Tuesday, August 08, 2006

Petrol Prices, Consumers & the Federal Government

Earlier this week, Prime Minister John Howard said he hoped petrol prices would return to about A$1.15 per litre.

Today the ABC ran a story about Mr Howard having to defend his
comment. A Labor Party MP claimed that this equates to about US$60 / barrel, when the current price is about US$70, and that the Federal Government's budget projection was around the US$70 mark. (This affects the calculations of how much GST is collected)

But is it the Federal Government's job to reduce bpowser petrol prices. Australia has long had a policy of international price parity, designed to reduce our consumption. Whether it does so is another question.

Motorists can reduce their spending on petrol by:
  • driving more carefully (slower rates of acceleration & deceleration)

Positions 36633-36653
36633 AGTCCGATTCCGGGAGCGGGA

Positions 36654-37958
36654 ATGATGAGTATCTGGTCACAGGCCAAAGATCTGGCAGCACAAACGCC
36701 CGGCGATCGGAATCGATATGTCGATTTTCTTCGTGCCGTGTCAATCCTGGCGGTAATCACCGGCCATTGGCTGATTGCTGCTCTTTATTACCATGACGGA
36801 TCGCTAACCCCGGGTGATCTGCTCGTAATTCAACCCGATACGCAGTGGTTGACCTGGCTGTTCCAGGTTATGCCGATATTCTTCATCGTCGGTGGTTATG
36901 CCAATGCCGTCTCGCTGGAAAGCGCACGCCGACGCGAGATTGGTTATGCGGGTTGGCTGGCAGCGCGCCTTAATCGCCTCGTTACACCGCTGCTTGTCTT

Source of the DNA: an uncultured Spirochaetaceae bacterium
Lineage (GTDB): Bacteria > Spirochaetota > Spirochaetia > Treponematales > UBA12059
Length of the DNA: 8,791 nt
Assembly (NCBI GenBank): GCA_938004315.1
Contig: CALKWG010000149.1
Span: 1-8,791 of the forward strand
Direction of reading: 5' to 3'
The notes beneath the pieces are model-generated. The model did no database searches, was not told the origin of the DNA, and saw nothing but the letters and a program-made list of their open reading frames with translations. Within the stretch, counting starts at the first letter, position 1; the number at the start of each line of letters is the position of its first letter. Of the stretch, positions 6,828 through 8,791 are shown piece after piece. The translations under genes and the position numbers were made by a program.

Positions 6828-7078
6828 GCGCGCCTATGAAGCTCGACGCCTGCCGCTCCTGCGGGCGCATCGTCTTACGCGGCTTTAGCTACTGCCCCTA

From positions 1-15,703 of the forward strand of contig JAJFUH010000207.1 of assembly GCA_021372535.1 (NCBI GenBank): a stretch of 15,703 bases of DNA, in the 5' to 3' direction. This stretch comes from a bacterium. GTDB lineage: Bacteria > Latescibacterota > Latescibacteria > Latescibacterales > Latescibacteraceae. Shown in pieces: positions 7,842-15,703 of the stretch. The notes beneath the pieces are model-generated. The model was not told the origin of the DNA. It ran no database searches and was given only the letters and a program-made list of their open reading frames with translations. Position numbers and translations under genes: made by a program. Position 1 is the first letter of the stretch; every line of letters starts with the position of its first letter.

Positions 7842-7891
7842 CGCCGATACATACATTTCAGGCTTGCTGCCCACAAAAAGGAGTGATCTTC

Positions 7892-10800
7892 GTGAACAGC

• reducing speed (about the only places where many city drivers DON'T speed is near speed cameras!
  • planning trips to reduce the number of times the car is taken out, traffic lights

It might be possible for people to reduce their pertol spending by 5%, almost negating the effect of the price increase.

In any case, it is really up to the consumer to reduce their spending on petrol, not for them to complain that "the government" shoud do something about reducing prices.

The Analyst